Tuesday, July 5, 2011

USDA sends markers sharply lower, so are these prices now the seasonal lows…..?

After much deliberation the Greece parliament passed through their austerity measures. There was now a glimmer of hope there would be a brief period of price stabilisation after three weeks of large fund liquidation. However it wasn’t the macro factors that drove the market lower, it was the USDA which released a bearish acreage and stocks report last Friday that sent the markets into a tailspin. Basically US corn was +100,000 acres above earlier March estimate (at 92.3 million acres), wheat +1.6ma (56.4ma) and soybeans -1.4ma (75.2ma). And the double whammy was quarterly stocks were also above trade expectations at 93.2mmt (corn), 16.8mmt (soybeans) and 23.4mmt (all wheat).

The March-May corn use was much lighter than expected (however still the second highest in history), which showed that demand was finally being squeezed by these record prices. Now there’s more old crop corn for end users to consume and paves the way for 2010/11 corn ending stocks to be higher than anticipated. This therefore puts less pressure on the 2011 corn crop to be perfect. Wheat however was at record usage (+47% compared to last year) after high corn prices drove consumers to offset usual corn consumption.

But like the recent StatCan report, the USDA acreage information was gathered early in June when growers hoping to cash in on high prices, still intended to plant as many acres as possible. Mother nature had other ideas, with persistent rain and cool weather putting an early end to the sowing window. Take for instance Nth Dakota which the USDA only dropped acreage by 2.3ma when earlier last week the states farm agency announced that 6.3ma will go unplanted! Many question marks remain, so they will re-survey growers in the northern plains stats of Montana, Nth/Sth Dakota and Minnesota. These states were originally going to grow 20% of total US corn, and 90% of spring and durum wheat.

It is interesting how the market “buys the rumor and sells the fact”, during the recent US wet weather and so called large amount of acreage that was not going to get planted. These days with modern farming equipment and more horse power the grower only needs a slight opportunistic sowing window and they will grab this chance with both hands; especially when corn was at record prices. However, these crops are not out of the woodwork just yet, vast majority of acreage was put in less then ideal conditions, potentially impacting on emergence and temperatures are forecast to remain cool and wet through to August. This increases the risks of earlier frosts on late maturing plants.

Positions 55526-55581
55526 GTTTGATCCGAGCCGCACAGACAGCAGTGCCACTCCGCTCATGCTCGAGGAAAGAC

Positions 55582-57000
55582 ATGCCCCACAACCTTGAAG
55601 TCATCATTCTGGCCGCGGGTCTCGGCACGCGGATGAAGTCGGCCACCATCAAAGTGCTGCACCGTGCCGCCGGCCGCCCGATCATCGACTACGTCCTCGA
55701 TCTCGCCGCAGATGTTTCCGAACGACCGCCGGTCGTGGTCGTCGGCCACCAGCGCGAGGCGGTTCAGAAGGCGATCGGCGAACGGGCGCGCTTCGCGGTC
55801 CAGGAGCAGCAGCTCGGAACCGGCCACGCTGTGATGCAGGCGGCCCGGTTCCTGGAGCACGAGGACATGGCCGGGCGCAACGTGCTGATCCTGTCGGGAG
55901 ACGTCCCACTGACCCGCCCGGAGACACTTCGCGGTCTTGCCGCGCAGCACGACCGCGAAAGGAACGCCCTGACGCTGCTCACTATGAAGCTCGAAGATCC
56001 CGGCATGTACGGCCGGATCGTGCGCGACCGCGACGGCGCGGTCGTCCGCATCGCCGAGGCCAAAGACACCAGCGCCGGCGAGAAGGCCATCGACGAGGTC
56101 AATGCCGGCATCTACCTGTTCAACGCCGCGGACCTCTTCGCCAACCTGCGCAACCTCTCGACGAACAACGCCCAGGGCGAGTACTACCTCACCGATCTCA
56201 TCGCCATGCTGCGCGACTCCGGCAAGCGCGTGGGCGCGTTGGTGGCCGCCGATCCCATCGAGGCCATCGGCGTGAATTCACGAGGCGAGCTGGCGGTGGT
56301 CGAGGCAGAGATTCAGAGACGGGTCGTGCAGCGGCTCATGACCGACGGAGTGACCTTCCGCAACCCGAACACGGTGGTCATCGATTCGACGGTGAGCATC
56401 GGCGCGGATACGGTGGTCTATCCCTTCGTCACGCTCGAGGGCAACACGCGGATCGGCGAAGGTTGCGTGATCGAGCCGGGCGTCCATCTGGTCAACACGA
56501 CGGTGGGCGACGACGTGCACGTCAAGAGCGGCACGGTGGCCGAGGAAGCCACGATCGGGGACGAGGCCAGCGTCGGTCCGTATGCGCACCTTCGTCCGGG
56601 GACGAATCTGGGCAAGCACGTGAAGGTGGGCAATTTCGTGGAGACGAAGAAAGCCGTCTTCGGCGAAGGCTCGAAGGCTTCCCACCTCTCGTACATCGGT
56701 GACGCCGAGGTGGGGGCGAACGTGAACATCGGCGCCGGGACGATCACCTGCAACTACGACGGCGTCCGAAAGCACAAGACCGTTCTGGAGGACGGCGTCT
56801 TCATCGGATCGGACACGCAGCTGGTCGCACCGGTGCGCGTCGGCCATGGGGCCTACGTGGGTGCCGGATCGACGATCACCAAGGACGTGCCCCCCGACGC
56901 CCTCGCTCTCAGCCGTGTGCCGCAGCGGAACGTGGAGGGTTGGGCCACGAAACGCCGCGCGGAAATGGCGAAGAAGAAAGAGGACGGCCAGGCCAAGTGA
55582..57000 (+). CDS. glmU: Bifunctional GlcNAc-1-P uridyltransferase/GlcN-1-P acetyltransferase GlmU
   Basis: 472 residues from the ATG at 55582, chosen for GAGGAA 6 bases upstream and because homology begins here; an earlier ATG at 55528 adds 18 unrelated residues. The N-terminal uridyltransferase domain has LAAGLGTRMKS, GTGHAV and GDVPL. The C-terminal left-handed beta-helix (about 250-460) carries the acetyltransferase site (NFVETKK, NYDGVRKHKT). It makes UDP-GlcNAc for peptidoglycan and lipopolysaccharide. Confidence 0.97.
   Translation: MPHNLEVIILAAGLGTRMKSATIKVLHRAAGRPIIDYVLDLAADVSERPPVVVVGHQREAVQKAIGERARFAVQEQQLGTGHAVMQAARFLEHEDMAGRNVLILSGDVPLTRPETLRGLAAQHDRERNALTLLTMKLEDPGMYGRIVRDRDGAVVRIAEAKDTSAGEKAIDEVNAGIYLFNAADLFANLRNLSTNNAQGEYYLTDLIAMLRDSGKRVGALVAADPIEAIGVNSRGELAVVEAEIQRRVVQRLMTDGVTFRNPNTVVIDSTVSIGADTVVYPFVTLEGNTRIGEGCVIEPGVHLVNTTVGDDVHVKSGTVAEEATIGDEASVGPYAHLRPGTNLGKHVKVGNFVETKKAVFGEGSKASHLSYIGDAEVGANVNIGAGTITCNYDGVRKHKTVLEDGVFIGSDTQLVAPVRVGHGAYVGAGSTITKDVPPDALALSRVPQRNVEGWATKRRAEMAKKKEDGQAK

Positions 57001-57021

So will we soon see a short term low for all three main commodities, especially since weather premiums are no longer existing in the marketplace? The market thinks so, especially with anticipated aggressive buying emerging. China for instance just purchased 1.14mmt of corn to rebuild their own stocks. Currently both in Australia and US prices have reached their seasonal lows, this is probably a good thing as the market does not want to destroy the demand base. The critical corn pollination period from mid July to mid August, always has the market on edge and if the crop survives this then corn prices will decline and drag wheat and oilseeds with it in the later part of the year.

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